Foreword to Primed and Purposeful: Armed Groups and Human Security Efforts in the Philippines
decades of internal conflict in the Philippines have taken their toll.
The costs of the war include not only a considerable number of direct conflict
deaths and casualties, but also the continuing insecurity that has hampered
development efforts, trapping people in poverty. Civilians have suffered most.
Violations of human rights and international humanitarian law have been
perpetrated by combatants on all sides. The climate of fear created, and the
militarization and rule of the gun that accompanies conflict, have stood in the
way of the ongoing democratization process, begun with such hope in the 1980s
at the end of the Marcos’ dictatorship.
and light weapons fuel the violence in the Philippines. They are widely
available and, sadly, put to wide use—not only in combat but in the hundreds of
political murders that have taken place this decade. There is an urgent need to
address weapons proliferation in the Philippines—and it cannot await the
outcome of stop-again/start-again peace talks.
is therefore both timely and necessary. It provides an objective analysis of
the issues underlying the ongoing conflicts, and of the interests and modus operandi of the parties involved.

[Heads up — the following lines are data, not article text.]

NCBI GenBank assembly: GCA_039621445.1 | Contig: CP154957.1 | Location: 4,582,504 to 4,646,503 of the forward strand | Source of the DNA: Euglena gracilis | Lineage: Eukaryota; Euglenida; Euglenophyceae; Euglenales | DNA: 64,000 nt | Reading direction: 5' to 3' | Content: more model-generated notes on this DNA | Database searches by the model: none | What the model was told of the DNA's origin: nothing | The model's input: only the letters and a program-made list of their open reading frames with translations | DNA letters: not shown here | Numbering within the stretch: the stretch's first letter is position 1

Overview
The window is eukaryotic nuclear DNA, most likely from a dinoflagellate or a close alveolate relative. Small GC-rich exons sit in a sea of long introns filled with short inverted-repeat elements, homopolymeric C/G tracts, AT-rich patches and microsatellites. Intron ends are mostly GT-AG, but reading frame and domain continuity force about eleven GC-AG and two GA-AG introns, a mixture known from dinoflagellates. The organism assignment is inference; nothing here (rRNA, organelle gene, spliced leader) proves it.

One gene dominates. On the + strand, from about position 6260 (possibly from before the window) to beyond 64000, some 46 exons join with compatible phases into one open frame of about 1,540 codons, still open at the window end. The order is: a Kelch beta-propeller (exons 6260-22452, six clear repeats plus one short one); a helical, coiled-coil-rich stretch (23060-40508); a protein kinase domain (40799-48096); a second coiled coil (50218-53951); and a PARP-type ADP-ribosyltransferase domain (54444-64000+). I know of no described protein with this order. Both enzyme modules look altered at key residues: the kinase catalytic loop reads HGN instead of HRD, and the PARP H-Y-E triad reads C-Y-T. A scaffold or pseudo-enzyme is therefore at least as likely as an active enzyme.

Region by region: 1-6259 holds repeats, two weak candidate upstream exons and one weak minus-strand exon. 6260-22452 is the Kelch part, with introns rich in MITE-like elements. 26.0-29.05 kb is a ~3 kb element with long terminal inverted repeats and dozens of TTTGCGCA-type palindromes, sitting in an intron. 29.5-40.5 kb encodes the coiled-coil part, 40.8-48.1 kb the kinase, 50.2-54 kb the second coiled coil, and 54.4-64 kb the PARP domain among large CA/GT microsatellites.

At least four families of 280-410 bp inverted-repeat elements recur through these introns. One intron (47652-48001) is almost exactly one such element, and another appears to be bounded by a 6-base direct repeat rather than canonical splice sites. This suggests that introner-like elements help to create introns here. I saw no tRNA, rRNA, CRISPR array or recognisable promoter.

Neither romanticising nor demonising the various armed groups, the analysis
points to ways to engage these groups with a view to promoting human security.
It situates such efforts by providing the historical context, so essential to
understanding the motives of the groups and why conflict persists in the Philippines.
publication arrives at a critical time for the Philippines. History suggests that
the run up to elections in 2010 will lead to a cyclical heightening of levels
of political violence. But it also
provides an opportunity—a new administration must prioritise peace
efforts. To break the current impasse,
uncommon levels of political will and candour on all sides of the negotiating
table are required.
no grounds for despair. Much of the analysis in this publication has been prepared
by or is based on research done by local Filipino researchers and activists.
The rigour and creativity they have shown in unpacking the problems and
proposing solutions proves, to me at least, that solutions can be found, and
that Filipino civil society will lead in that endeavour. The international
community has to date been largely indifferent or hopelessly compromised in its
approach to conflicts in the Philippines.
It must unite behind these local actors, who have waged a long battle for peace
and against the further militarization of their country.
Author Ends and Means—human rights approaches to armed
groups (ICHRP, 2000)